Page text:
It’s no secret that the current health crisis has caused an explosion in the work-from-home (WFH) movement. As a matter of fact, some studies show that by the end of 2021, 30% of the U.S. workforce will be remote (up from 3.6% prior to COVID-19), which could end up being a conservative estimate when all this is said and done. While this new normal takes hold in society, our team noticed a troubling trend in digital behavior while looking at our datasets:

Managers are sending 20% more messages “after hours.”

As the line between work and home evaporates – and as people grapple with homeschool and juggle other family dynamics – it’s easy to understand why the work day has expanded. Microsoft also recently explored this topic and their data showed that the average time between a person’s first use of Microsoft Teams and their last use each day had increased by over one hour during the health crisis.

While more research is needed on this subject, the likely reality is that employee’s are probably “plugged in” more hours in the day.

Unfortunately, most employees don’t tend to control their own work productivity. The workplace and/or company or managerial pressures traditionally dictate employee productivity and subsequent obligations to be online and plugged in. For example, does an employee or team member need to be “available” all day to answer pings in digital channels?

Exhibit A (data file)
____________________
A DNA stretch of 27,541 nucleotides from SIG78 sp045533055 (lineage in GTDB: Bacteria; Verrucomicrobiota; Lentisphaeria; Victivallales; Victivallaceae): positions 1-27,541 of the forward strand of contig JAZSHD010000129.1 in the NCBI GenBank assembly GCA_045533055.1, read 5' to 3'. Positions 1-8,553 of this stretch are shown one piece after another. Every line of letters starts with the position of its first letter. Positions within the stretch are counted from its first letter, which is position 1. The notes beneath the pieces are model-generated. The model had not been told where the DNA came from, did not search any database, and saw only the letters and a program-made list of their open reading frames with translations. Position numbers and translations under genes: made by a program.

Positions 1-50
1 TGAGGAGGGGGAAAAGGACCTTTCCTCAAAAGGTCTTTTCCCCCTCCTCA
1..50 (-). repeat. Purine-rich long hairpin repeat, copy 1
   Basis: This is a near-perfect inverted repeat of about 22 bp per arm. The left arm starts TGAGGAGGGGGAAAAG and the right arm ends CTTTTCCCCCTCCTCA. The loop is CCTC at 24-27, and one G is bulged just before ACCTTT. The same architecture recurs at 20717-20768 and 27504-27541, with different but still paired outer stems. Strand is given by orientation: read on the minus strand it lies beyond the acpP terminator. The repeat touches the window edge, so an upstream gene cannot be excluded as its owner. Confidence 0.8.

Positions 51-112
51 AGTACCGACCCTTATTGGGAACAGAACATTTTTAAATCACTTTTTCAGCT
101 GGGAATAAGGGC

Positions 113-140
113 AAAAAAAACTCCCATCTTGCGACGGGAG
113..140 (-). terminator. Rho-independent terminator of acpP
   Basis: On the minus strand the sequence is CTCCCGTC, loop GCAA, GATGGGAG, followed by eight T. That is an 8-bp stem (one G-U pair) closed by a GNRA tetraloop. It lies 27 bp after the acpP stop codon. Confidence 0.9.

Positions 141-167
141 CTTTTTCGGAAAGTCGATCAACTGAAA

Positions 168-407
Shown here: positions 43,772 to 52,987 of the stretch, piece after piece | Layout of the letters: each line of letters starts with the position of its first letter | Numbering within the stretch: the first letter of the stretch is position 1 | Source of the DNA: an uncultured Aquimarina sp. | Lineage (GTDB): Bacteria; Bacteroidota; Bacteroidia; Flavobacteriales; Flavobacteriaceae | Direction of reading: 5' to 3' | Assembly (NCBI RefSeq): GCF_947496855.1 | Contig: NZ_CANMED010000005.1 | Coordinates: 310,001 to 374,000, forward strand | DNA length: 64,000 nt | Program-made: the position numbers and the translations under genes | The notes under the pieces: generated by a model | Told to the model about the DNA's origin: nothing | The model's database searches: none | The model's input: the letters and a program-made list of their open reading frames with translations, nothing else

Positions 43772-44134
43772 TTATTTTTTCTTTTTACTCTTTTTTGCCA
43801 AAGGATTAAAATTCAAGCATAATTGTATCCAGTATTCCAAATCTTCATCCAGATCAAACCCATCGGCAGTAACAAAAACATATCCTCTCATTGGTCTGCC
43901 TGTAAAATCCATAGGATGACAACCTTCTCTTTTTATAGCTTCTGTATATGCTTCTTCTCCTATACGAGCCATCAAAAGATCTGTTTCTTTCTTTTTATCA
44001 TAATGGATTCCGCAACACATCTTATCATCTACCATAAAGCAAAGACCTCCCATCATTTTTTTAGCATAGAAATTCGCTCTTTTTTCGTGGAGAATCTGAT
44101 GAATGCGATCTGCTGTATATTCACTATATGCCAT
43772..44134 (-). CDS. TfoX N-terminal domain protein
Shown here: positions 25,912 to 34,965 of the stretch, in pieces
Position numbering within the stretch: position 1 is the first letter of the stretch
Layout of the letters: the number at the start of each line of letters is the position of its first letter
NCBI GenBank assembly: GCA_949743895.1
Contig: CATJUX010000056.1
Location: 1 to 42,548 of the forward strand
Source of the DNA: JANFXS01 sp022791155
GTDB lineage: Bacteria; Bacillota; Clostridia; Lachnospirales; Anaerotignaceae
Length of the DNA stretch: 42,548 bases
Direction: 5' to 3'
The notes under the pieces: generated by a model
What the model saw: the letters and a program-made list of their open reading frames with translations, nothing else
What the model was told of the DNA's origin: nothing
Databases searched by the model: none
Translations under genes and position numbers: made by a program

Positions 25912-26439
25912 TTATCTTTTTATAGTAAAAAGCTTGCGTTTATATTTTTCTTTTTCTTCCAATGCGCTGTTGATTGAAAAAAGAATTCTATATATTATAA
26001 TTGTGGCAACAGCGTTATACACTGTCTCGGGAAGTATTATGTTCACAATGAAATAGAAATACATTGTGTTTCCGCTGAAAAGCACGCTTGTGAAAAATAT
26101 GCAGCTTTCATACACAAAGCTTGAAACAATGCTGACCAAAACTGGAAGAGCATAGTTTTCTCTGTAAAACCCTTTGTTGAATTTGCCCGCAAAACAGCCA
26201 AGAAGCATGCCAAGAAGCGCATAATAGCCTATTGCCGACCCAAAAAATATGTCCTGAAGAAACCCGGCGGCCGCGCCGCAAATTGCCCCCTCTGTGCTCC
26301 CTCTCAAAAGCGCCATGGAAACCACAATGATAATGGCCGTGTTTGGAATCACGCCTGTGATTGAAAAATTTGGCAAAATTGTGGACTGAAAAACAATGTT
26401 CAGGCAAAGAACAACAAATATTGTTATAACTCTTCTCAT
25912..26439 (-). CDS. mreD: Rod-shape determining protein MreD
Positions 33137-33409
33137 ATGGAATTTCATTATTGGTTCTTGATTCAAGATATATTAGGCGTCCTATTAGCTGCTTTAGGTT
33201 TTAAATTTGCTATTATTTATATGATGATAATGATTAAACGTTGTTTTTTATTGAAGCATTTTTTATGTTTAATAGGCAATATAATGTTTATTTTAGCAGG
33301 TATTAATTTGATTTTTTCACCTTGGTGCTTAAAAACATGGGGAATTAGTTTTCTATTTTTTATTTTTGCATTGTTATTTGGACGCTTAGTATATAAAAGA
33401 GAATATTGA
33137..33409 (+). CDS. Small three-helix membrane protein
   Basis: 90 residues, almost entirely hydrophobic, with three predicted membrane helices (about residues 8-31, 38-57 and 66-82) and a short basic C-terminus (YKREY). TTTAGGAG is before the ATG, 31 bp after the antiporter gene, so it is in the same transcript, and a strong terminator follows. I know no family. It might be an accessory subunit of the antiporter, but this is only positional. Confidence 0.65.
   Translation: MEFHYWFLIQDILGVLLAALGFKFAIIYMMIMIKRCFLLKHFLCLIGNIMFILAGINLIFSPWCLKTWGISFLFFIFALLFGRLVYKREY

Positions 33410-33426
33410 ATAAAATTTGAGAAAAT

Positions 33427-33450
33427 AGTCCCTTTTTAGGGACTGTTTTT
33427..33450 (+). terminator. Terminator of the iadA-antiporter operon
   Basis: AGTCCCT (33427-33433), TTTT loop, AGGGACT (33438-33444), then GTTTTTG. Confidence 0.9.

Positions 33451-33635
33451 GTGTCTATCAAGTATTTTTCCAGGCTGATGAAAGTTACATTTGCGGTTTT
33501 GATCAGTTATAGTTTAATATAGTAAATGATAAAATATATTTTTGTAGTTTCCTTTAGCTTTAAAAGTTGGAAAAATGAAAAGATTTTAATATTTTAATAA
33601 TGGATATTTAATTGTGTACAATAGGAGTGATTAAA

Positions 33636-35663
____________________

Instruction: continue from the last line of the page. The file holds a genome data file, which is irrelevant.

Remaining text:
What we do know is that the increase in remote working is currently having an adverse impact on employees’ wellbeing. According to Qualtrics, stress and anxiety has spiked during this health crisis, with 52% of workers feeling MORE anxious working from home. But is this a new trend? No, the trend of digital “creep” has been causing employee’s additional stress long before this novel virus (but it’s now amplified). Just look at this article from The Wall Street Journal (back in July of 2019) with the headline, “Some employers are banning weekend and late-night emails to prevent employee burnout.”

Even before this dramatic WFH shift, employees were sick of always being “plugged in,” and now it’s even worse. Are we trending toward a massive increase in employee burnout if we all continue down this path?

Houston We Have a Calendar Problem

What is driving this “always connected” culture? Today’s standard company calendar is driven by a 5-day, 40-hour work week. This is pre-built into most enterprise calendar applications. Interestingly enough, this work schedule was adopted by Ford Motor Company back as early as 1926. Our notions of work and productivity, that are used as the basis to organize our time at work, were created nearly 100 years ago! Do they really fit in with our changing connected and mobile world? Unfortunately, the general consensus has been to expand on that traditional 8-hour workday, not manipulate it.